Array Power, Part I - DHTML Lab | 7 | WebReference

Array Power, Part I - DHTML Lab | 7

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Array Power, Part I
prototyping shift()


To make the shift() method available to any browser that does not have it built-in, we use these JavaScript statements:

if(!Array.prototype.shift) {
    function array_shift() {
        firstElement = this[0];
        this.reverse();
        this.length = Math.max(this.length-1,0);
        this.reverse();
        return firstElement;
    }
    Array.prototype.shift = array_shift;
}

As with our unshift() constructor statements, we first check for the existence of a shift() method, and proceed only if it does not already exist.

The function that represents the shift() method is called array_shift() and the function is assigned to the shift method of Array.prototype. It's now available to all arrays.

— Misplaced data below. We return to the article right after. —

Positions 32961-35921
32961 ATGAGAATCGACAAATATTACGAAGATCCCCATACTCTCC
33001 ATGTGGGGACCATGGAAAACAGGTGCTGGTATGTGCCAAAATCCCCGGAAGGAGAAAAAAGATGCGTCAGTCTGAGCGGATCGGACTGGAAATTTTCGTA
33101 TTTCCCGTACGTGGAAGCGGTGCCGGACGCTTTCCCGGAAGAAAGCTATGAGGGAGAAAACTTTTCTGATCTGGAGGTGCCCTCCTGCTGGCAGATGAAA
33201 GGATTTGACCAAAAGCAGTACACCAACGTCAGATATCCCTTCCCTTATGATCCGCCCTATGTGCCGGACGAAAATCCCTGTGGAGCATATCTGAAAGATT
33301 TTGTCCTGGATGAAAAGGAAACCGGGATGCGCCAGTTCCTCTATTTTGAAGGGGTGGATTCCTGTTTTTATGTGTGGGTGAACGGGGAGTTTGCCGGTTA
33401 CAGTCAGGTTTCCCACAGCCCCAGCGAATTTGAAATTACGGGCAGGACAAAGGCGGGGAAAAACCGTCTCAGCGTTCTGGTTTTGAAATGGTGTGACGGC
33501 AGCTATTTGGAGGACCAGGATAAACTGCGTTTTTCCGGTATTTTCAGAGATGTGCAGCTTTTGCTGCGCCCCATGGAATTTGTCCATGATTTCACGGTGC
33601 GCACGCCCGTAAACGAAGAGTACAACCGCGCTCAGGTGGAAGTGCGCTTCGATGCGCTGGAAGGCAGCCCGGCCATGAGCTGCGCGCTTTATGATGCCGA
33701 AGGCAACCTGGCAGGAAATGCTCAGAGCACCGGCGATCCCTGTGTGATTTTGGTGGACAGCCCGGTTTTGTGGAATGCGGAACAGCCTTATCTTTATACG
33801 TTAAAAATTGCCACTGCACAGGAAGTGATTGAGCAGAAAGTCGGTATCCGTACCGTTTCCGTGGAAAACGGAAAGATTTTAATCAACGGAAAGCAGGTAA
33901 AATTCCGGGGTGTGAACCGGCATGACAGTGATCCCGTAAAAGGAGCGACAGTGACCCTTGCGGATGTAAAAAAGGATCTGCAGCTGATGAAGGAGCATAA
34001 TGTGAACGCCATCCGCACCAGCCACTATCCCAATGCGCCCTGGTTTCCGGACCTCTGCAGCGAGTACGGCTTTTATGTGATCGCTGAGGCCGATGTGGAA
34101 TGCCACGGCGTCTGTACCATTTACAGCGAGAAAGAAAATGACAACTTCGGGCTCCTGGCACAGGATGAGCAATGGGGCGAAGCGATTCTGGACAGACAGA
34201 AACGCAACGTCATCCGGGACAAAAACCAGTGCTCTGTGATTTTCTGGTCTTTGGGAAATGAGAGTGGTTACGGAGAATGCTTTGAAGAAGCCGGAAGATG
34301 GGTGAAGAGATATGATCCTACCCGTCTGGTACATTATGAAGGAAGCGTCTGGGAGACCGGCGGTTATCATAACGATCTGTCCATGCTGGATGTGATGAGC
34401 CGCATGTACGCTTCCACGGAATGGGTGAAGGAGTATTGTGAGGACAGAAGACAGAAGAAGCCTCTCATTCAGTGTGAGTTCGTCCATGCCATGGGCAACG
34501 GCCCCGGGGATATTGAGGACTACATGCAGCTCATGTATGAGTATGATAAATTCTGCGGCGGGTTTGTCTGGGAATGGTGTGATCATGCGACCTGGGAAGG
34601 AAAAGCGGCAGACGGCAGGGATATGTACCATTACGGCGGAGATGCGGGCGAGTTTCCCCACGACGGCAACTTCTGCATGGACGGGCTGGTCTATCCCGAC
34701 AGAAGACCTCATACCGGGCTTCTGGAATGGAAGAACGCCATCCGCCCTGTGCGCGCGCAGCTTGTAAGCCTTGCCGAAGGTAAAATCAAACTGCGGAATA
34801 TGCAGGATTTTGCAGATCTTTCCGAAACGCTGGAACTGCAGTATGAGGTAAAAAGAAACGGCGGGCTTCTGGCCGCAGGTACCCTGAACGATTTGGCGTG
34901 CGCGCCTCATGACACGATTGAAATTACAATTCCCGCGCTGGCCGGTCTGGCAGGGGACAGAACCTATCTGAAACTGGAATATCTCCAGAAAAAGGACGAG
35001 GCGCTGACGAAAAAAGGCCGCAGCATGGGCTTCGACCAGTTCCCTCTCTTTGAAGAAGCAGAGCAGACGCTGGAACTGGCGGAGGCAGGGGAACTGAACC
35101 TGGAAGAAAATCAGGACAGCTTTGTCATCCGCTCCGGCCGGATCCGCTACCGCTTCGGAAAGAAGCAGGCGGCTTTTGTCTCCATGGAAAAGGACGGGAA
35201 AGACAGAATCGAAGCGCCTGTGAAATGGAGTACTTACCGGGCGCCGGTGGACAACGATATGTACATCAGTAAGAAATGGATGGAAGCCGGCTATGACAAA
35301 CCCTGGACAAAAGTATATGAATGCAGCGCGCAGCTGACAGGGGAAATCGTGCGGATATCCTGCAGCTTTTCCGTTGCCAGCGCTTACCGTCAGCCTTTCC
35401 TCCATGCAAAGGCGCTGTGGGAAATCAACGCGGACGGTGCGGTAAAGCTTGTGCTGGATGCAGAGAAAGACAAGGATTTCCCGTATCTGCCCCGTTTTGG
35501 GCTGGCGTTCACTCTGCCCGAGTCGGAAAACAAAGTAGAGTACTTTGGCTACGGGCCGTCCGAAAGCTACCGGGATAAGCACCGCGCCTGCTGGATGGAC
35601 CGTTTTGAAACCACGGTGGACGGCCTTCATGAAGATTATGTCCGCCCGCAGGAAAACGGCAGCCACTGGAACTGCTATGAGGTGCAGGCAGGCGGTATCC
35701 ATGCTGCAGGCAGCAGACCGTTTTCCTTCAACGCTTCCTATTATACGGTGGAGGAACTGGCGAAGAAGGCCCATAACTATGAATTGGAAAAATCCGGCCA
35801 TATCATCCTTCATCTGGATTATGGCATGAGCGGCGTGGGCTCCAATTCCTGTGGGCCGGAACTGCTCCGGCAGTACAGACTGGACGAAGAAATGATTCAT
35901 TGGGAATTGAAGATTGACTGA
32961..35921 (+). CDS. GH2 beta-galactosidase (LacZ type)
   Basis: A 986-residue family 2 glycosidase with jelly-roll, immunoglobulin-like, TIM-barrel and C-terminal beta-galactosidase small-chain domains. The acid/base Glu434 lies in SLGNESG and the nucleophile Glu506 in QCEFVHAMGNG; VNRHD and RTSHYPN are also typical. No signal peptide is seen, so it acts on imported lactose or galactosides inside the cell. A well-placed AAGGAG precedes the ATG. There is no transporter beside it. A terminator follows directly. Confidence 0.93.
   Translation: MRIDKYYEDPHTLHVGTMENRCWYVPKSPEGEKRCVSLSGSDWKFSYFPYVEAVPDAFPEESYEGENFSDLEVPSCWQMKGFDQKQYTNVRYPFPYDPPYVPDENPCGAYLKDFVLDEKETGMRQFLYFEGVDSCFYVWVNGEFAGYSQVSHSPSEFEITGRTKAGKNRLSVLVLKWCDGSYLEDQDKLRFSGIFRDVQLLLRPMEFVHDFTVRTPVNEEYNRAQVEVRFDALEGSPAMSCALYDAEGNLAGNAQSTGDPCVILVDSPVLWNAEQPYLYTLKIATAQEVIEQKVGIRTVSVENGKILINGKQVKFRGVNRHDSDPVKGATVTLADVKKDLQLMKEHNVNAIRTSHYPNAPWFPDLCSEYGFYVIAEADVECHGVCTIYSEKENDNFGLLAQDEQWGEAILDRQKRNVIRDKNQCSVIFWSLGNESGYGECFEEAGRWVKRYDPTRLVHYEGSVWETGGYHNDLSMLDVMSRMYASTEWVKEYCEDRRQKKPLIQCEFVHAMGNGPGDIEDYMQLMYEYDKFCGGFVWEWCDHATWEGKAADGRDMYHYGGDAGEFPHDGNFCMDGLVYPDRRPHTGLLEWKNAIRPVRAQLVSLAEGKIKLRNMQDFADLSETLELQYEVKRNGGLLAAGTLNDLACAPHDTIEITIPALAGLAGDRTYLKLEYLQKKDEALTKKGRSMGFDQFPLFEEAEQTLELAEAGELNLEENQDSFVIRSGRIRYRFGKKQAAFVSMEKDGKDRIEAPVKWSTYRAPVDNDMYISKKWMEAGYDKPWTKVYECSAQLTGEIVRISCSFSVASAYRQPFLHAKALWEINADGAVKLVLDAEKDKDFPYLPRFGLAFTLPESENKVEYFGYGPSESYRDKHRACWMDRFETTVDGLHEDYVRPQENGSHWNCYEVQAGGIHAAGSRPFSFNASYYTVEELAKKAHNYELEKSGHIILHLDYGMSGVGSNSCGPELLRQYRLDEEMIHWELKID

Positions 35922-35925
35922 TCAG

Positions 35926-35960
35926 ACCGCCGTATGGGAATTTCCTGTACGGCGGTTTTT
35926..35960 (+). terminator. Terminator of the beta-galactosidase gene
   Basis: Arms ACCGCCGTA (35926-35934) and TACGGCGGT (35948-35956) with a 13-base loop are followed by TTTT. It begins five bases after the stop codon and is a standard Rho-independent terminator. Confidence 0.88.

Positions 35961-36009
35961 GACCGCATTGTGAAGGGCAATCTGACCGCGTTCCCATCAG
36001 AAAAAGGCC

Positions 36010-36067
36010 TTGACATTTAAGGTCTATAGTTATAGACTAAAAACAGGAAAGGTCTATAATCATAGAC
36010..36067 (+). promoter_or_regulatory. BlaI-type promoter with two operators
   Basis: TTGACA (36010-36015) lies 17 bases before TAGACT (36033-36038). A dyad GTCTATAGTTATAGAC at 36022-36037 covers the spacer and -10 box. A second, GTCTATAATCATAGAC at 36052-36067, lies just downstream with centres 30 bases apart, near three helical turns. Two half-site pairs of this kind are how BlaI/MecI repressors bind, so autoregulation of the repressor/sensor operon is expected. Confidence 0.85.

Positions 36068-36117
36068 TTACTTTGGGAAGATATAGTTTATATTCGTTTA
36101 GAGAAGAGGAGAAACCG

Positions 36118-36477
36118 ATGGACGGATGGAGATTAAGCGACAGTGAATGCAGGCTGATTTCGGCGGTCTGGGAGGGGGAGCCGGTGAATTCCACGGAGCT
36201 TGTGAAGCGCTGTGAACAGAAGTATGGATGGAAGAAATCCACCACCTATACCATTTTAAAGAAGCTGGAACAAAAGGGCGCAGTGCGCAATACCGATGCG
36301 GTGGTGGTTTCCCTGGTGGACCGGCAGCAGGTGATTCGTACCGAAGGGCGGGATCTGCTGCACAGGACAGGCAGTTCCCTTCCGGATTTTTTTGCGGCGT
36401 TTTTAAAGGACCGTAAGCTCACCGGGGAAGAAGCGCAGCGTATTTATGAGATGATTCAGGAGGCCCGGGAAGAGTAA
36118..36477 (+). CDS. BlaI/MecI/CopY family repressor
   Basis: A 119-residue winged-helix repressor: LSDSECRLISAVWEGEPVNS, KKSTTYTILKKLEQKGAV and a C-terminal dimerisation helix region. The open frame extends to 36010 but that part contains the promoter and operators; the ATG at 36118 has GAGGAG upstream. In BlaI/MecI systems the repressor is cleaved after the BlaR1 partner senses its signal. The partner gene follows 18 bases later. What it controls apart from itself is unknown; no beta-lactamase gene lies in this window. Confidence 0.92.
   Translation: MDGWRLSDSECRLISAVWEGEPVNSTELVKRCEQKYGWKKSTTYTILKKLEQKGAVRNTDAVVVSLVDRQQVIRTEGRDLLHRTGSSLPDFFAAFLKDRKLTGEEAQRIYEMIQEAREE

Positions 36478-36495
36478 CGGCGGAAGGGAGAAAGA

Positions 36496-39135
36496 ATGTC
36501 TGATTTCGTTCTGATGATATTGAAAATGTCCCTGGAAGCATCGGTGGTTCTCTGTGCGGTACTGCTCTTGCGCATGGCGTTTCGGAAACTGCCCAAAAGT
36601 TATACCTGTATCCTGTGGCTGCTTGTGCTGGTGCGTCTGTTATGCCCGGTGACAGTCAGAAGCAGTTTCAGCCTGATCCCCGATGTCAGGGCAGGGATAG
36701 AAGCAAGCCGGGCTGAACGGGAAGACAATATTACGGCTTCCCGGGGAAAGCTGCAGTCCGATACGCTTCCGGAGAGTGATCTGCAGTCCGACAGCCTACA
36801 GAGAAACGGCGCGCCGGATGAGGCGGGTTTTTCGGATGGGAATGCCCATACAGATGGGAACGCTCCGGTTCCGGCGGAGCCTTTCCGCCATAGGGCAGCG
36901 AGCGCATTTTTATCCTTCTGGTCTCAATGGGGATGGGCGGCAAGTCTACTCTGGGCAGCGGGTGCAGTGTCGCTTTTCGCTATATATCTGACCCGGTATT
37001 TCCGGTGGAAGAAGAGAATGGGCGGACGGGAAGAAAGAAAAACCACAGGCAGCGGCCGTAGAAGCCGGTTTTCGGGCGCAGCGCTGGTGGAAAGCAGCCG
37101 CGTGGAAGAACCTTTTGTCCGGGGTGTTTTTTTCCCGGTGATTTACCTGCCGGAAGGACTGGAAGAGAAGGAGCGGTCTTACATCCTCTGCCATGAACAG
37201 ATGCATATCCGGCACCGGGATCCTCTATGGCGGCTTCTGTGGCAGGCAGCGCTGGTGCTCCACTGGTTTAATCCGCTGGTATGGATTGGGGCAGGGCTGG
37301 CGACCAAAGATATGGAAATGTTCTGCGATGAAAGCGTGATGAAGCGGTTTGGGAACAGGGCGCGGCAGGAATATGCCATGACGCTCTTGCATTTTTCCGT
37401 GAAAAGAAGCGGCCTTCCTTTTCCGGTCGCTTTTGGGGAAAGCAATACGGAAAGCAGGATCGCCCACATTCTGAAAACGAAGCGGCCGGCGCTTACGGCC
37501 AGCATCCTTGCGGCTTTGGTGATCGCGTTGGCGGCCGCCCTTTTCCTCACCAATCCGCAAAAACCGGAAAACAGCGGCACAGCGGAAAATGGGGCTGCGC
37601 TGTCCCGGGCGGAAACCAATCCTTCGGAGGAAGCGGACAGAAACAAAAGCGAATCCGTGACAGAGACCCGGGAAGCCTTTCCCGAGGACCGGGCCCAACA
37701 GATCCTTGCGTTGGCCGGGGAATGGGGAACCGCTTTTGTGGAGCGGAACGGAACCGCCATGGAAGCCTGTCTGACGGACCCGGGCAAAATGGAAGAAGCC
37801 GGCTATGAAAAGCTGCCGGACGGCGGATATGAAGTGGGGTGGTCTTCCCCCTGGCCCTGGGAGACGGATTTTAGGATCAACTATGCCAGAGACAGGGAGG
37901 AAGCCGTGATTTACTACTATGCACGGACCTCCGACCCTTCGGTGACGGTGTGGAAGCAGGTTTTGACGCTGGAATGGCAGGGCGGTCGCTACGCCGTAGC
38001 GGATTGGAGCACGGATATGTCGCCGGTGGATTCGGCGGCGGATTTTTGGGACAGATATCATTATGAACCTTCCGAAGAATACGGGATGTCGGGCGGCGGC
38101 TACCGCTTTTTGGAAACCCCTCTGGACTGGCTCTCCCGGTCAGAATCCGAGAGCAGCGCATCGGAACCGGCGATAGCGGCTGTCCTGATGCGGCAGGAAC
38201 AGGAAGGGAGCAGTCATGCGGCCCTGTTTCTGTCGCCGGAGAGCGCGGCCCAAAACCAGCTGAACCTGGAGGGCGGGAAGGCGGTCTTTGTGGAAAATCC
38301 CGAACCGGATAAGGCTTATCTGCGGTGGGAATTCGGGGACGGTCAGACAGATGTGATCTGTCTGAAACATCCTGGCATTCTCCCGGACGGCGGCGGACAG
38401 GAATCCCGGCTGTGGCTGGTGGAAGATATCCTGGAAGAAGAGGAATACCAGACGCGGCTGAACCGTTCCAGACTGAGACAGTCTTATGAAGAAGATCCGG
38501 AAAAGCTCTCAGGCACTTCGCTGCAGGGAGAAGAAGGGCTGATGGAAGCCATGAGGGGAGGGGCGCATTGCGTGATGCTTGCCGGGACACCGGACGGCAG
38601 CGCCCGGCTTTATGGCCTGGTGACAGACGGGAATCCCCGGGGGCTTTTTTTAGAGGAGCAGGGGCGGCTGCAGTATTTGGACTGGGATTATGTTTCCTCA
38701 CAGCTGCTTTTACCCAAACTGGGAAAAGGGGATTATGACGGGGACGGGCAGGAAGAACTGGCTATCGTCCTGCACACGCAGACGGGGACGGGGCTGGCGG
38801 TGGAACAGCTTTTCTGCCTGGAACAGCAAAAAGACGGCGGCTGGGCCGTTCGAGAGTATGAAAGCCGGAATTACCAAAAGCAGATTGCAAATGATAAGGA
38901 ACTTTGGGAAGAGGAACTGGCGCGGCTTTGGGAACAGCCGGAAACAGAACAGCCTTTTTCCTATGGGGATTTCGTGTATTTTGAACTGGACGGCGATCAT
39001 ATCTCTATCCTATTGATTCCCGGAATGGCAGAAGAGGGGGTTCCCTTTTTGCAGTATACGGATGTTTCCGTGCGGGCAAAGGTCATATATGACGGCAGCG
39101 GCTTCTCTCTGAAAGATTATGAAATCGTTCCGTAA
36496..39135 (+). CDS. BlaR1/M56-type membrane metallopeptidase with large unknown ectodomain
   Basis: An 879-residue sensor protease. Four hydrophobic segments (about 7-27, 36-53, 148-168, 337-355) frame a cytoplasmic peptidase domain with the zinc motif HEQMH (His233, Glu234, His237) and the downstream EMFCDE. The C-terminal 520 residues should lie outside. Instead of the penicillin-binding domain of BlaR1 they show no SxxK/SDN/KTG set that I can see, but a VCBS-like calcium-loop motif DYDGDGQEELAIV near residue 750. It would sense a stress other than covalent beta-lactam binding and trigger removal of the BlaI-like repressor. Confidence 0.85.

Using our example from the previous page,
numeroUno = myArray.shift();
let's take a step-by-step look at what the function does:

Statement usedmyArray becomes
 before method call[0,"cat",true]
1.The first element value is assigned to a variable we call firstElement:
firstElement = this[0];
 
2.this.reverse();[true,"cat",0]
3.The array is shortened by one element:
this.length = Math.max(this.length-1,0);
[true,"cat"]
4.this.reverse();["cat",true]
5.The first element, which we had assigned before removing is returned:
return firstElement;
 

Note:
If our array has no elements, a value of undefined will be returned. This is a valid value and no error is generated.

Like before we have an interactive form demonstrating shift() for both browsers.


Produced by Peter Belesis and

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Created: April 26, 2000
Revised: April 26, 2000

URL: http://www.webreference.com/dhtml/column31/7.html